Numeric literals are frequently used. They represent a number that your program will need to work with. Most of the time you will use numbers in base ten-the base that everyone uses. However, Perl will also let you use base 8 (octal) or base 16 (hexadecimal).
Note: For those of you who are not familiar with non-decimal numbering systems, here is a short explanation. In decimal notation-or base ten- when you see the value 15 it signifies (1 * 10) + 5 or 1510. The subscript indicates which base is being used.
In octal notation-or base eight-when you see the value 15 it signifies (1 * 8) + 5 or 1310.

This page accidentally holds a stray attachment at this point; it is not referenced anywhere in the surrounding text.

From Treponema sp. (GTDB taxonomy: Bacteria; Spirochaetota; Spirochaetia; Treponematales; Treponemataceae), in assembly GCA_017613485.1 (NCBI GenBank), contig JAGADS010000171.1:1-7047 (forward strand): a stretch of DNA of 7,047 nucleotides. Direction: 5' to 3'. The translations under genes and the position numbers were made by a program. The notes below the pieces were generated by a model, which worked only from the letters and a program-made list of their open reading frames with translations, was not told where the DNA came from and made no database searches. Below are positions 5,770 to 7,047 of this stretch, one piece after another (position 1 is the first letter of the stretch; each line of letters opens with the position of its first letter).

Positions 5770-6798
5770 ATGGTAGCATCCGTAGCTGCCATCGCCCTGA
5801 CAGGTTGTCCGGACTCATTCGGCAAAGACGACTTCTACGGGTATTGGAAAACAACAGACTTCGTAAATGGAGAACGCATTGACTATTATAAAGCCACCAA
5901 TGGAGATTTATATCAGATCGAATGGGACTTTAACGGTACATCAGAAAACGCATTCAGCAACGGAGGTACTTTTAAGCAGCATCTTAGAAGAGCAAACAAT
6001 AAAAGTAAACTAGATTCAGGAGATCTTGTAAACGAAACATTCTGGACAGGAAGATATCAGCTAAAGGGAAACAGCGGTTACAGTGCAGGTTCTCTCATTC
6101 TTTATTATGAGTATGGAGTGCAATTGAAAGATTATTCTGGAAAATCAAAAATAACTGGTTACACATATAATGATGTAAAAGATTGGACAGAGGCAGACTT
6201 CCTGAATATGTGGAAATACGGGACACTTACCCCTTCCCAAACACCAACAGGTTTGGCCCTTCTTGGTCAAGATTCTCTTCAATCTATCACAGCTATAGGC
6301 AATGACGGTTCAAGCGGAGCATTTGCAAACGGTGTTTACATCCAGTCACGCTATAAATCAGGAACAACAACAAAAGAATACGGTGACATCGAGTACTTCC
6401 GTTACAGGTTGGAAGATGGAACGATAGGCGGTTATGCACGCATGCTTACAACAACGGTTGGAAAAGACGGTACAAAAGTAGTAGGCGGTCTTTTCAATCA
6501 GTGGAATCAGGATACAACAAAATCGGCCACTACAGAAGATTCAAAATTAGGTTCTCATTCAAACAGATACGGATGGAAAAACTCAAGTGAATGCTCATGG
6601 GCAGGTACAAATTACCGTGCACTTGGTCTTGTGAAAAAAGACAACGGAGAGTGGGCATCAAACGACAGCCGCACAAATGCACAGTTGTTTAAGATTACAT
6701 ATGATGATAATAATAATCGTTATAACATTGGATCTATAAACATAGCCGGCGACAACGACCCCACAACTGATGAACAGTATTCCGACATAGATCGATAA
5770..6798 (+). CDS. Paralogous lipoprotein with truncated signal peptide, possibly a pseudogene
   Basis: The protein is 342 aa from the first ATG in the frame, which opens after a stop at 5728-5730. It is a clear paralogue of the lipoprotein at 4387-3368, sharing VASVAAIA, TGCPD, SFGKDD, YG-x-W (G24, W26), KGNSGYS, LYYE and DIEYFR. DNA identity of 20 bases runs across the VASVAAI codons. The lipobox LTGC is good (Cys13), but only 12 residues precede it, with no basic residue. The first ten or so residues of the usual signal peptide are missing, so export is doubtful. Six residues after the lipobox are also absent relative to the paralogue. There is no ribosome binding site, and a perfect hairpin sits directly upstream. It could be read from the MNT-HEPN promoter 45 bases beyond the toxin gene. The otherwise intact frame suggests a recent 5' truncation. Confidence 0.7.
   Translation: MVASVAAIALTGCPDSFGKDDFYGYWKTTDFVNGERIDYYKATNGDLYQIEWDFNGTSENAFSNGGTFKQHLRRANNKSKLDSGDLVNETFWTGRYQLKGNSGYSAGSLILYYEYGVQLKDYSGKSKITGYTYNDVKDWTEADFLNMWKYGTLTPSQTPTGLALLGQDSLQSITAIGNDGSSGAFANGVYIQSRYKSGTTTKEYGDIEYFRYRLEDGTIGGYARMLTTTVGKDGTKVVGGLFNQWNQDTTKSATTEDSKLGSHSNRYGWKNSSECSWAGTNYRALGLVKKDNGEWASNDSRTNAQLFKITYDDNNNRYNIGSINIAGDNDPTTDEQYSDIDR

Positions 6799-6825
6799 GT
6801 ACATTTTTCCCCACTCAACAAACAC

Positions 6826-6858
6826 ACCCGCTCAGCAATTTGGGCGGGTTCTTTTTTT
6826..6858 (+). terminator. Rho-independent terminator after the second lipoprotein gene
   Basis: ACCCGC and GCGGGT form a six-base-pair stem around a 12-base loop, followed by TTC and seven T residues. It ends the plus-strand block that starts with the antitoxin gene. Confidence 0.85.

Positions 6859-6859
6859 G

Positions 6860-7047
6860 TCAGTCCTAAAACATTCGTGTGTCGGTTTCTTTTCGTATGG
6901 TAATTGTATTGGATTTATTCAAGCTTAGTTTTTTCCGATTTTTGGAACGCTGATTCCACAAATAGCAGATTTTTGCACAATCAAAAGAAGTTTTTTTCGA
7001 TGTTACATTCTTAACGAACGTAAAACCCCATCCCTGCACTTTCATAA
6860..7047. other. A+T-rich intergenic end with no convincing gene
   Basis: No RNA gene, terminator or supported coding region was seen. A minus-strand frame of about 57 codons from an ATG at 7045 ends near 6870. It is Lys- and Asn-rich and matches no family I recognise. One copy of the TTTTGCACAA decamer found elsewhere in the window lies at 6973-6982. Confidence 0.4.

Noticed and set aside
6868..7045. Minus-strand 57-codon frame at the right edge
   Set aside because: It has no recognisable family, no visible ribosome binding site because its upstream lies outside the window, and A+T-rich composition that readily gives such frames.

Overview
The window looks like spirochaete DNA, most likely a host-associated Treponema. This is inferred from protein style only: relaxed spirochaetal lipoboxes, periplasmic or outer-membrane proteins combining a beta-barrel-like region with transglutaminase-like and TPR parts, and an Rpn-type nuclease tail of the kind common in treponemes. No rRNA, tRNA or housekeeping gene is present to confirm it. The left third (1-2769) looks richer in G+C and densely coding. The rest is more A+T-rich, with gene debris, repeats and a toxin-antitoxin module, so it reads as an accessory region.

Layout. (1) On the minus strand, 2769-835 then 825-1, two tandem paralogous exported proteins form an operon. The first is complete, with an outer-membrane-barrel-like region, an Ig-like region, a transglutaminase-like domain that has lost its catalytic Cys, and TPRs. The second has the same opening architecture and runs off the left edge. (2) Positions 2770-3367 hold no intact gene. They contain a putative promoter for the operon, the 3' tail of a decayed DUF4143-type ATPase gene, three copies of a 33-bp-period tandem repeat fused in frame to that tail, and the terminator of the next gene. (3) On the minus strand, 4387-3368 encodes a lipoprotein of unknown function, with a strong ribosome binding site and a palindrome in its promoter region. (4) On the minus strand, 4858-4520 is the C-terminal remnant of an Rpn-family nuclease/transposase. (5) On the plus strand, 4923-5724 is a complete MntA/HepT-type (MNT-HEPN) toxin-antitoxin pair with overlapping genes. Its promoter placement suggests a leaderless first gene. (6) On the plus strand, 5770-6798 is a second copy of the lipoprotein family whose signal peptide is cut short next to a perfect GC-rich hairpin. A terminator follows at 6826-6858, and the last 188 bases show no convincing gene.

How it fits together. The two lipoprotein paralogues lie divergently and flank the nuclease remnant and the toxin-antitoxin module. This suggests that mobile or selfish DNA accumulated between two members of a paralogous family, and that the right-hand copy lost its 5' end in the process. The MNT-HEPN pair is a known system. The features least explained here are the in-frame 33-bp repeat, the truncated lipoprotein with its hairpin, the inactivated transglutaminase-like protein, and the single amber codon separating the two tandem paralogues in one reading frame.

In hexadecimal notation-or base 16-when you see the value 15 it signifies (1 * 16) + 5 or 2110. Base 16 needs an extra six characters in addition to 0 to 9 so that each position can have a total of 16 values. The letters A-F are used to represent 11-16. So the value BD16 is equal to (B16 * 16) + D16 or (1110 * 16) + 1310 which is 17610.
If you will be using very large or very small numbers, you might also find scientific notation to be of use. Scientific notation looks like 10.23E+4, which is equivalent to 102,300. You can also represent small numbers if you use a negative sign. For example, 10.23E-4 is .001023. Simply move the decimal point to the right if the exponent is positive and to the left if the exponent is negative.